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Excellent feminist movie: Made in Dagenham

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I just rewatched the 2010 movie Made in Dagenham. It's even better than I remembered it: feminist, laugh-out-loud funny, occasionally very sad; good writing, good actors (including Bob Hoskins and Miranda Richardson), good stuff about gender and about class and about unions. Highly recommended.

But most people I mention it to have never heard of it; I had never heard of it before Stephanie introduced me to it in 2011. So in case you haven't heard of it and the above description isn't enough to get you to watch it, here's a bit more:

The movie is a fictionalized version of a true story. In real life, in 1968, Ford had a car factory in Dagenham, England, that employed tens of thousands of men and 187 women. The women worked sewing car seat covers. At the time, there were three classifications for men's jobs: unskilled, semi-skilled, and skilled. Ford reclassified the women into the unskilled category—and they were paid only about 85% of what the unskilled men were paid. [Side note: I may have some details wrong in this paragraph; different sources disagree.] And so the women protested.

The results of that protest are historically significant, but before I saw the movie I was unaware of that history, so for anyone like me, I'm going to refrain from saying what happened next. If you don't mind spoilers for the movie, or if you just want to learn about the history, you can read the relevant Wikipedia article and a writeup by one of the women who participated, but if you're the sort of person who cares about spoilers, I recommend watching the movie before following those links.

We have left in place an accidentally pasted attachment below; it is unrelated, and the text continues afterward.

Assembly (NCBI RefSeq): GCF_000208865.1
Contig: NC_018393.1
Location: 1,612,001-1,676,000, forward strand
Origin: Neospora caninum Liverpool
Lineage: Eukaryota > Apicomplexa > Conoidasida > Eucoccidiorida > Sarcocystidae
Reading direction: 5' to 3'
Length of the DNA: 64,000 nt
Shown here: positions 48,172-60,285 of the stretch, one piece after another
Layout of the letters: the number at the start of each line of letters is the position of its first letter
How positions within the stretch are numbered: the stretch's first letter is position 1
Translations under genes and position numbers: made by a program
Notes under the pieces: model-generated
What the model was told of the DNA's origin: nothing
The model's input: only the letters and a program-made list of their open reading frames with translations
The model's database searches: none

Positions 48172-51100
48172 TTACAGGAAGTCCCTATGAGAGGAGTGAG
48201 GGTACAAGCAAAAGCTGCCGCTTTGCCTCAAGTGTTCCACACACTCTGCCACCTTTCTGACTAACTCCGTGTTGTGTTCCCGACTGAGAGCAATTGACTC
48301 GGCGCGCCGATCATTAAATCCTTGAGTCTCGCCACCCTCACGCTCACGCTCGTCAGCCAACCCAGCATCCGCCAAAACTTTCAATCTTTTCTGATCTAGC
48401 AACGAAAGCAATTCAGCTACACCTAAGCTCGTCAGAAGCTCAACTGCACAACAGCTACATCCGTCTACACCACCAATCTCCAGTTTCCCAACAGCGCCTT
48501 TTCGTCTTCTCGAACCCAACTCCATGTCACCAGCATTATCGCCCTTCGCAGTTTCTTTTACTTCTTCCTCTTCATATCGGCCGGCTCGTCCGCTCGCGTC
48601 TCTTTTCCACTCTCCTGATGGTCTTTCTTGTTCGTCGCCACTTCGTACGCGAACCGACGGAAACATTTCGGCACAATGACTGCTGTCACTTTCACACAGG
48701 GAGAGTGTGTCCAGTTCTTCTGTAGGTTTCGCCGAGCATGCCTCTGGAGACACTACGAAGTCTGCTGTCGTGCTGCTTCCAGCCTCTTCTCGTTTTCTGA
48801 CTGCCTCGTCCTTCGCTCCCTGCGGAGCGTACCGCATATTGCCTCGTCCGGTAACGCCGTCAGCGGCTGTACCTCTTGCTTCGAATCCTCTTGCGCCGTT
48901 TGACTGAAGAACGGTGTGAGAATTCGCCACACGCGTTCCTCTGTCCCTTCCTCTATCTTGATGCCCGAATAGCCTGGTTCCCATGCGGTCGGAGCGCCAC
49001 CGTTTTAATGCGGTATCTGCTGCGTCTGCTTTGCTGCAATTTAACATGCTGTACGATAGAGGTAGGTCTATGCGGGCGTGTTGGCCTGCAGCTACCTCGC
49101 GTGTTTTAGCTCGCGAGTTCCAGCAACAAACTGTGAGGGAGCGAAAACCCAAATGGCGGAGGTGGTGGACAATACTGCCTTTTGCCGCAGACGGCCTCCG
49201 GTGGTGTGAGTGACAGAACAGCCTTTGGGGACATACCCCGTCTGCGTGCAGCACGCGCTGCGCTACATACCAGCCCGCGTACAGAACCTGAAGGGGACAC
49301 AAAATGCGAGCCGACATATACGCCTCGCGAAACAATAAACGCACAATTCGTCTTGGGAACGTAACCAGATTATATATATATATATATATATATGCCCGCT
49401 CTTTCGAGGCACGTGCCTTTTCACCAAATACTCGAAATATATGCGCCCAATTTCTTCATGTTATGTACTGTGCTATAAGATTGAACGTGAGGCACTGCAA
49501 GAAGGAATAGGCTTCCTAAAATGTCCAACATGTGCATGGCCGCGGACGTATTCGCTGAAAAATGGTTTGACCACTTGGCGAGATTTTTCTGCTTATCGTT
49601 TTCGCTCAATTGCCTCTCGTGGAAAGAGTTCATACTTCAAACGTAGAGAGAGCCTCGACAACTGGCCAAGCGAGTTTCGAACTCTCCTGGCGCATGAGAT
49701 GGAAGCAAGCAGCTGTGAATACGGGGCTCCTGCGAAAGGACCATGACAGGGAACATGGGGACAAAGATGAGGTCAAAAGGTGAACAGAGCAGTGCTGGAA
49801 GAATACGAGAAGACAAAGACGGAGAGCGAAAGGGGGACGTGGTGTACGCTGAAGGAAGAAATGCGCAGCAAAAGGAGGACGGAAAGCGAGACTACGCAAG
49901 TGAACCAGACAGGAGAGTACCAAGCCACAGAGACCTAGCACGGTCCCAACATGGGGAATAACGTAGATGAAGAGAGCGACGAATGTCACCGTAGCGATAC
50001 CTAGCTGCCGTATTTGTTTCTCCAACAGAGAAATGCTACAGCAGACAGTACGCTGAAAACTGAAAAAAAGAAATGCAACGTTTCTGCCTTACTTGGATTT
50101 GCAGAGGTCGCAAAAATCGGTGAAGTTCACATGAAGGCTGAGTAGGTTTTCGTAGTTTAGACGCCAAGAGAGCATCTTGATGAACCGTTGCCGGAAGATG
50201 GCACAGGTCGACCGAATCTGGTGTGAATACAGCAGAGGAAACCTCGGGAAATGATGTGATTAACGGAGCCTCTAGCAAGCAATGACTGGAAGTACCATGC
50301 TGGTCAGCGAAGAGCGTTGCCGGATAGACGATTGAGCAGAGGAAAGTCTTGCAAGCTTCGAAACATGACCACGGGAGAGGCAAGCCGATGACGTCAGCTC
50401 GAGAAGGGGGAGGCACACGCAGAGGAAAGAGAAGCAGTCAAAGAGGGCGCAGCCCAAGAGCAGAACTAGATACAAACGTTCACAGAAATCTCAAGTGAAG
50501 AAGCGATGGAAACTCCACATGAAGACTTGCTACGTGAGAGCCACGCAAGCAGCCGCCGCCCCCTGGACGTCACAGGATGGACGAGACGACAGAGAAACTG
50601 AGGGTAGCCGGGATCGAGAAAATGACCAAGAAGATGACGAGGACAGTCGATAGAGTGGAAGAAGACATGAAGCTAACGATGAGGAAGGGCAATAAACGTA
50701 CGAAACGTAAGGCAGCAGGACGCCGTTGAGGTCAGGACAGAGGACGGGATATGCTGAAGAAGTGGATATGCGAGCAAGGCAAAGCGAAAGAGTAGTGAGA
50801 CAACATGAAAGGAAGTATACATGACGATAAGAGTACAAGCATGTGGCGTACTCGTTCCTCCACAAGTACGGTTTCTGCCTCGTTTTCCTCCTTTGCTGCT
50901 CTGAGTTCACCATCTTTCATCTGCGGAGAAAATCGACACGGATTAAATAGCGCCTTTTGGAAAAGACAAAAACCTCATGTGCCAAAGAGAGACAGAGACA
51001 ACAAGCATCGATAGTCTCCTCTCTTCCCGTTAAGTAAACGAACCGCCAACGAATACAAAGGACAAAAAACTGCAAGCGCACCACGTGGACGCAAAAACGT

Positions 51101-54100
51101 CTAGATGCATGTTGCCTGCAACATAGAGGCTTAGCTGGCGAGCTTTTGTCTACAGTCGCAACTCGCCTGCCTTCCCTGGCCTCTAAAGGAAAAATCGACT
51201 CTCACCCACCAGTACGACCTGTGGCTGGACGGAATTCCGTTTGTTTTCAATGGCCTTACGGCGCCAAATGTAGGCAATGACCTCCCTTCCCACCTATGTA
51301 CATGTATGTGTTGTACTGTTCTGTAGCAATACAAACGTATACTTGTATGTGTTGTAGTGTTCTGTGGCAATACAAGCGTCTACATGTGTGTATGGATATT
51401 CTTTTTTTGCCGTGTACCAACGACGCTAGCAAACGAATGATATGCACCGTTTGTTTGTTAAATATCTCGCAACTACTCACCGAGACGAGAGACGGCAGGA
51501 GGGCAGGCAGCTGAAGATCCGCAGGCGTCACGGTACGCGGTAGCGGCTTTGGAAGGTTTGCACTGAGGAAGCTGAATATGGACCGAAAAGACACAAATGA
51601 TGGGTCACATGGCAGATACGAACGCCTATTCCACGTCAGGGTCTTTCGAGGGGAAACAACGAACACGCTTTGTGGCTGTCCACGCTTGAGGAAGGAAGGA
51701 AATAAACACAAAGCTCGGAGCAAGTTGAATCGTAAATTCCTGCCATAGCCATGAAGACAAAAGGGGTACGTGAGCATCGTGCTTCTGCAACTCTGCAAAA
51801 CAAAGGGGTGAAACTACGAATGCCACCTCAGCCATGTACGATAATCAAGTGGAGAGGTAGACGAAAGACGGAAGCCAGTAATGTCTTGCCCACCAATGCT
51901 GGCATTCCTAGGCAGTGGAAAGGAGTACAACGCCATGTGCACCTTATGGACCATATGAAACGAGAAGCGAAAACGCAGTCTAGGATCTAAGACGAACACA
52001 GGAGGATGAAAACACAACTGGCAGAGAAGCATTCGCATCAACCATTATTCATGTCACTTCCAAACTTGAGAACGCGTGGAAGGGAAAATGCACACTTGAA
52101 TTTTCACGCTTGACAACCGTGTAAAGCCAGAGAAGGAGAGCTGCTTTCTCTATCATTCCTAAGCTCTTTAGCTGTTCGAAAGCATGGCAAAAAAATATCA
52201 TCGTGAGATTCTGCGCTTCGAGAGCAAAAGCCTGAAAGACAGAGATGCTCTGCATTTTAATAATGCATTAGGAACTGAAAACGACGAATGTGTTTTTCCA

I should note that not everyone loved the movie; in particular, most of the reviewers listed on Rotten Tomatoes say (essentially) that it's good but formulaic. I disagree that it's formulaic, but it may just be that it's a formula that I like. My own main criticism, to the extent that I have one, is that some aspects of it are a little too pat and a little oversimplified. And the protagonist, Rita, is fictional, which arguably does a disservice to the real women who were involved. (Some of them appear in brief clips during the closing credits.) And I imagine that if your political sympathies aren't with the women from the start, you probably won't enjoy the movie at all.

It also has some minor historical inaccuracies, and the passage of time is a little unclear, and it obscures the fact that in real life, one of the women's major goals wasn't achieved until another labor action in 1984.

But all of those things are minor as far as I'm concerned. I liked this movie a lot the first time I saw it, and I loved it this time. It's probably the most feminist movie of the 75+ movies I've seen this year, and possibly my favorite of them as well.

Except now I've gone and oversold it. So perhaps I should tone that down, and just say: I liked this movie, and I recommend it.

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